Palace: Face shields in hospitals now a policy but IATF can appeal decision
MANILA, Philippines — The wearing of face shields only in hospitals is now considered a policy since it was President Rodrigo Duterte who made the decision, but the government’s pandemic task force can still appeal to this, Malacañang said Thursday.
Presidential spokesperson Harry Roque confirmed that the President said face shields should only be worn in hospitals, as said by Senate President Vicente Sotto III and Senator Joel Villanueva.
“I can confirm what Senate President Tito Sotto and Senator Joel Villanueva said earlier that the President did say that the wearing of face shields should only be in hospitals,” he said in a Palace briefing.
Roque said Duterte’s statement can be considered as policy.
“Ang [The] IATF is recommendatory to the President and when the President has decided then that’s the policy. This is without prejudice to IATF appealing possibly,” he said.
“I think the possible move of IATF now is to appeal what the President said and what was repeated to the public by the Senate President and Senator Villanueva,” Roque added.
Health Undersecretary Leopoldo Vega earlier said face shields can be removed when outdoors since the risk of COVID-19 transmission is low.
The DOH then added that the wearing of face shields only in specific settings “has always been the standing policy” of the agency.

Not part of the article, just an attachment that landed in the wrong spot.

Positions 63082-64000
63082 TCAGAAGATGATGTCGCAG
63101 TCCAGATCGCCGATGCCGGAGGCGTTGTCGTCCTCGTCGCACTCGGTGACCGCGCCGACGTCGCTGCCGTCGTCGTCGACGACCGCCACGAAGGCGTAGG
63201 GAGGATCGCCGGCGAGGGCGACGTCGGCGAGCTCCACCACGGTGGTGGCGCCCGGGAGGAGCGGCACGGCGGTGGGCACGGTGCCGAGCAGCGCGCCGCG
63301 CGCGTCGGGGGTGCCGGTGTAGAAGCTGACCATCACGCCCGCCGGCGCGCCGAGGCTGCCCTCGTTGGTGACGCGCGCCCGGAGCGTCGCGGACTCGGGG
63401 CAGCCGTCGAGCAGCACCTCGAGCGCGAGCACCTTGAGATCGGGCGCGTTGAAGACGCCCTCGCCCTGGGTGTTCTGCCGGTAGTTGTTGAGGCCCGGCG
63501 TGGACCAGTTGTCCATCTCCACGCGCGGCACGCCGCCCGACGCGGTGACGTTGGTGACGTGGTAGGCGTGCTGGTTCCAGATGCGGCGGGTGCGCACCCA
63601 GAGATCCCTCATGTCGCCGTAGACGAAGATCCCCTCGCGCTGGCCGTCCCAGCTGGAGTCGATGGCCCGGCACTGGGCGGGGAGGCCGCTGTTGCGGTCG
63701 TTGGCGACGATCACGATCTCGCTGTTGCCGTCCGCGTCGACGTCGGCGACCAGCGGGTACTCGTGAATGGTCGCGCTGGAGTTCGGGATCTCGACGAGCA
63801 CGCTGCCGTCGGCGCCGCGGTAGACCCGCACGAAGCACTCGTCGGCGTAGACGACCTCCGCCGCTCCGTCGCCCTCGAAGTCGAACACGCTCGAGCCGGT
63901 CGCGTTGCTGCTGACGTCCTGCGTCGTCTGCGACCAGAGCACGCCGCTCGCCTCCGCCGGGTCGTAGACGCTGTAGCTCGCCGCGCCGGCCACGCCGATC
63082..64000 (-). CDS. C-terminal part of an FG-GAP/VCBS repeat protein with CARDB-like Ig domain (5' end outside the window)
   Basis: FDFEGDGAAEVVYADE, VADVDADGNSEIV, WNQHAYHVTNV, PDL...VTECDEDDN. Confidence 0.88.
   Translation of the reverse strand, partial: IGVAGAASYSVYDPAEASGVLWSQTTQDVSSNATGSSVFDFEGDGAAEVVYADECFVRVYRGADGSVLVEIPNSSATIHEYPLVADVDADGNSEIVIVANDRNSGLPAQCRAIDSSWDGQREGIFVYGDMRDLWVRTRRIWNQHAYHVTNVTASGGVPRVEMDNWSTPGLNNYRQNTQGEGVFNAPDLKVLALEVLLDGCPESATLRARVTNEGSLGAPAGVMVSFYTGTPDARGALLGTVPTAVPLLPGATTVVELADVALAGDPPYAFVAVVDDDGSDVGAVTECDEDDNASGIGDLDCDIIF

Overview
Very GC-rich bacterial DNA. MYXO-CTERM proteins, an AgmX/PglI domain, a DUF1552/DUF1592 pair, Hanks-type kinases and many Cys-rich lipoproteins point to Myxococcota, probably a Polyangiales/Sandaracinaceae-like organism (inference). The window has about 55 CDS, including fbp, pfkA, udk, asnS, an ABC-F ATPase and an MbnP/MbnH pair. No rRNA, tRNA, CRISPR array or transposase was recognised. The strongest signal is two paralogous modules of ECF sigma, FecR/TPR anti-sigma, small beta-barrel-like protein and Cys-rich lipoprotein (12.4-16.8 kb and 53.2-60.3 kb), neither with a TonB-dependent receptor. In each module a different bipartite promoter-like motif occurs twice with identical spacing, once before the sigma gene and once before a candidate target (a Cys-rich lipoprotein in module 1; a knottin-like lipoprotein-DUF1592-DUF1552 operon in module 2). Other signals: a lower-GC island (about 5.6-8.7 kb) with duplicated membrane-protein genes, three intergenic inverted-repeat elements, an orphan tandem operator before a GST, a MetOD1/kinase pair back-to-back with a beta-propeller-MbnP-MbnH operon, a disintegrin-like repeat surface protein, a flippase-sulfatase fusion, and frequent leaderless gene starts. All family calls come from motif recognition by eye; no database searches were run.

In a text message to INQUIRER.net, Health Secretary Francisco Duque III said the health department can appeal the President’s decision. The issue will be tackled in an IATF meeting on Thursday, he said.
In December last year, the government’s pandemic task force required the public to wear both face shields and face masks at all times outside of their residences.
Recently, Manila Mayor Isko Moreno suggested dropping the mandatory face shield policy but this was opposed by Duque himself, as well as other government officials.
Duque, in a Senate hearing on Tuesday, said the government’s pandemic task force was not yet considering removing the use of face shields as a requirement despite calls to dispense with the requirement.
This means, for now, the use of face shields will remain mandatory as an “added protection” to the public while not enough people have been vaccinated.
Some doctors have been asking the government to rethink its policy on wearing face shields, saying that the protective equipment—particularly the hospital-grade variety—works only in hospital settings or in indoor and poorly ventilated areas.
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